Europe pledged another half billion dollars in military support for Kyiv on Friday and Sweden edged closer to joining NATO as the war in Ukraine entered its 12th week.
At a meeting of the world’s most powerful democracies, European Union foreign policy chief Josep Borrell promised Ukraine an extra 500 million euros ($520 million), bringing the bloc’s total military aid to two billion euros.
“The recipe is clear –- more of the same,” Borrell said.
Group of Seven foreign ministers are in the German sea resort of Wangels, where they are discussing the crisis with counterparts from Ukraine and Moldova.
“It is very important at this time that we keep up the pressure on Vladimir Putin by supplying more weapons to Ukraine, by increasing the sanctions,” British Foreign Secretary Liz Truss said.
French Foreign Minister Jean-Yves Le Drian declared the G7 would provide support “over the long term… until Ukraine’s victory.”
President Vladimir Putin invaded Russia’s neighbor on February 24, unleashing a worldwide shock that has been felt especially in northern and eastern Europe.
Finland’s leaders on Thursday recommended their country ditch a decades-long posture of neutrality and join NATO as soon as possible.
In Sweden, a security policy review by parliamentary parties on Friday highlighted the advantage of becoming a member of the alliance.
“Swedish NATO membership would raise the threshold for military conflicts and thus have a deterrent effect in northern Europe,” it said.
“Within the framework of current cooperation, there is no guarantee that Sweden would be helped if it were the target of a serious threat or attack,” it said.
The report stopped short of offering a concrete recommendation, although expectations are high Sweden will follow Finland when the government announces its decisions in coming days.
Many analysts see the war as turning into a grinding conflict after expectations of a lightning victory by Russia sputtered out.
After several weeks, Russia abandoned attempts to seize the capital Kyiv as the Ukrainian army defended fiercely and the West began to pump in billions of dollars’ worth of military support.
Since then, Russia has on focusing its efforts in the eastern region of Donbas, where it has been supporting ethnic Russian-separatists.
Ukraine’s army said Friday Russian artillery reinforcements had been brought in to shell villages in the northeastern Chernigiv region, near the border with Russia.
Russian troops are trying to establish “full control” over the eastern town of Rubizhne, it said.
Artillery and aviation power are pounding the southern port city of Mariupol, where a number of Ukrainian troops are holding out at a huge steelworks despite a weeks-long siege, it said.
The Russians are now making “massive use” of supersonic anti-ship cruise missiles to target civilian infrastructure, Ukrainian armed forces chief Valery Zaluzhny said on Facebook.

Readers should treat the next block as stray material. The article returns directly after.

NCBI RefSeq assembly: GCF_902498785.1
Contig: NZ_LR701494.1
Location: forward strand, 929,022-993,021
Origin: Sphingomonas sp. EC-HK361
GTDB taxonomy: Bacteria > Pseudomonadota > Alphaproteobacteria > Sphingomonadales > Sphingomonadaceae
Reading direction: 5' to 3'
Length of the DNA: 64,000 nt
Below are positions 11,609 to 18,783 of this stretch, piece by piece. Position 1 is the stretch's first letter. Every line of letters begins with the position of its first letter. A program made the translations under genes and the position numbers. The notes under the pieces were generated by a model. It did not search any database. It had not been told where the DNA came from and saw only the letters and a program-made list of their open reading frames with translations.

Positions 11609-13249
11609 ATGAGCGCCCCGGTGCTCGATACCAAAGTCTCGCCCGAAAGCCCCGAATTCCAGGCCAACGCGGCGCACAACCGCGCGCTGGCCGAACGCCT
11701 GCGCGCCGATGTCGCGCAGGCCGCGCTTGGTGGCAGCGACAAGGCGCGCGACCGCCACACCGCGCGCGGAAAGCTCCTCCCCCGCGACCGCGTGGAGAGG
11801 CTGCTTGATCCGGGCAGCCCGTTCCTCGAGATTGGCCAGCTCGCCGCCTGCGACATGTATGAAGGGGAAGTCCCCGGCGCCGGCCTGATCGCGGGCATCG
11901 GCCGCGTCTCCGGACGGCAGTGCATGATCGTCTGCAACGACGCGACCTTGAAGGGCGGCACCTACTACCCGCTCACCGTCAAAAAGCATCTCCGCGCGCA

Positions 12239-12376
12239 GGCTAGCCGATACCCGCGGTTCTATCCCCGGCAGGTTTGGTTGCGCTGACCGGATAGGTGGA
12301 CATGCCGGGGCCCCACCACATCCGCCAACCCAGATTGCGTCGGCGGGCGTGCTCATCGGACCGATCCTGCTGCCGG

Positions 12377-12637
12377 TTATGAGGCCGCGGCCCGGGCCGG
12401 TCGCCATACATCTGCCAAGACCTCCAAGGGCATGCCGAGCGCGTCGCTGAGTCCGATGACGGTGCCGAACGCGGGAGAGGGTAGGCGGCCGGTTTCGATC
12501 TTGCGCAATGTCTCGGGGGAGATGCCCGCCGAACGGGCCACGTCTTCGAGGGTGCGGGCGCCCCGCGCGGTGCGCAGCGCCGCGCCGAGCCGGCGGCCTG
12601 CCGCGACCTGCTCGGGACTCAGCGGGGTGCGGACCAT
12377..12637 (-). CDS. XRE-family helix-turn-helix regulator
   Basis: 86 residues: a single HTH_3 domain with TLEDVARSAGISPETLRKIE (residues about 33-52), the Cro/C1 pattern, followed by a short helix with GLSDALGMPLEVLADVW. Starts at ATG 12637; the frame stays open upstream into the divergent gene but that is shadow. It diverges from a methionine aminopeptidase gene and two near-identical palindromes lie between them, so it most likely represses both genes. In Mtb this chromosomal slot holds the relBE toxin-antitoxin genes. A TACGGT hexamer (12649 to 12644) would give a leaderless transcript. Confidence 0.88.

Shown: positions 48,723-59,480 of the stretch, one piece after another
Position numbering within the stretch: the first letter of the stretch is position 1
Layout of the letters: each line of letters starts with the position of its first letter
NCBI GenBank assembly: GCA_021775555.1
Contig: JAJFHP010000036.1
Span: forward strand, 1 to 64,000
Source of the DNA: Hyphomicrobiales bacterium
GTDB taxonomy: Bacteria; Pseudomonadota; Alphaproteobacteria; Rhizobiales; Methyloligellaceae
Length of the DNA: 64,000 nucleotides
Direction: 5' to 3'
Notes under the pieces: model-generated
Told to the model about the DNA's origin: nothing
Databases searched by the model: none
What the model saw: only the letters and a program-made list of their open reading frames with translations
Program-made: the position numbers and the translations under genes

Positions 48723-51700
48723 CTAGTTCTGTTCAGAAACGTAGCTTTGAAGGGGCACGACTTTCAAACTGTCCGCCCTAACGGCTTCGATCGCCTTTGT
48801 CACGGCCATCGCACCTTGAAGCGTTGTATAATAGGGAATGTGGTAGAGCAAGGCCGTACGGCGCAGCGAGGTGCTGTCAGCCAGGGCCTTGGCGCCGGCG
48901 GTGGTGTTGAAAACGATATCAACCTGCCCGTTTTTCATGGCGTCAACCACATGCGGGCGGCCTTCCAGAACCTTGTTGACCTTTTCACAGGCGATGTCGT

“One of the reasons for the enemy’s transition to this tactic is the refusal to use aviation, which suffers vast losses,” he said.
More than six million people have fled Ukraine, more than half of them going to neighboring Poland, according to the UN refugee agency.
Accounts of torture, sexual violence, and indiscriminate destruction by Russian troops are multiplying.
Witnesses who spoke to AFP in the village of Stepanki, near the eastern regional capital of Kharkiv, accused Russian forces of shelling a home, killing several people.
They said six people who lived in the house were drinking tea in the courtyard when a Russian tank approached.
“They started going into the house to hide,” said Olga Karpenko, 52, whose daughter was among those killed. The tank took aim and fired at them as they entered the house.
“Four people died, two were injured. My daughter died from a shrapnel wound in the back of her head,” Karpenko said.
The UN Human Rights Council voted overwhelmingly on Thursday — in a session boycotted by Russia — to probe allegations of atrocities in the Kyiv, Chernigiv, Kharkiv, and Sumy regions.
The International Criminal Court (ICC) in The Hague has already begun its own inquiry, sending investigators to the Kyiv suburb of Bucha.
Economists on Friday were poring over the impact of a downturn in Russian gas supplies for Europe, where several countries, including Germany, are heavily dependent on Russian energy.
Russian energy giant Gazprom announced Thursday it would stop supplying gas via the Polish part of the Yamal-Europe pipeline following retaliatory sanctions that Moscow imposed on Western companies.
Gazprom also said gas transiting to Europe via a site in Ukraine had dropped by a third.
Ole Hvalbye, a specialist with the Scandinavian bank SEB, said the loss through Ukraine amounted to around two percent of European gas consumption, while the Polish pipeline had carried little gas for several months.
The fall is “not dramatic… (but) sends a signal about what could happen next,” he said.
Ukraine and Poland are major supply routes for Russian gas to Europe and the two sides have kept flows going despite the conflict.
Last year, Russian imports accounted for nearly 40 percent of the EU’s gas consumption.